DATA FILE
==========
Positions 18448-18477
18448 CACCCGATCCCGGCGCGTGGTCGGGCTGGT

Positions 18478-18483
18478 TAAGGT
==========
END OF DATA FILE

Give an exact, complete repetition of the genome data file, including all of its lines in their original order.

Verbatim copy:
Positions 18448-18477
18448 CACCCGATCCCGGCGCGTGGTCGGGCTGGT

Positions 18478-18483
18478 TAAGGT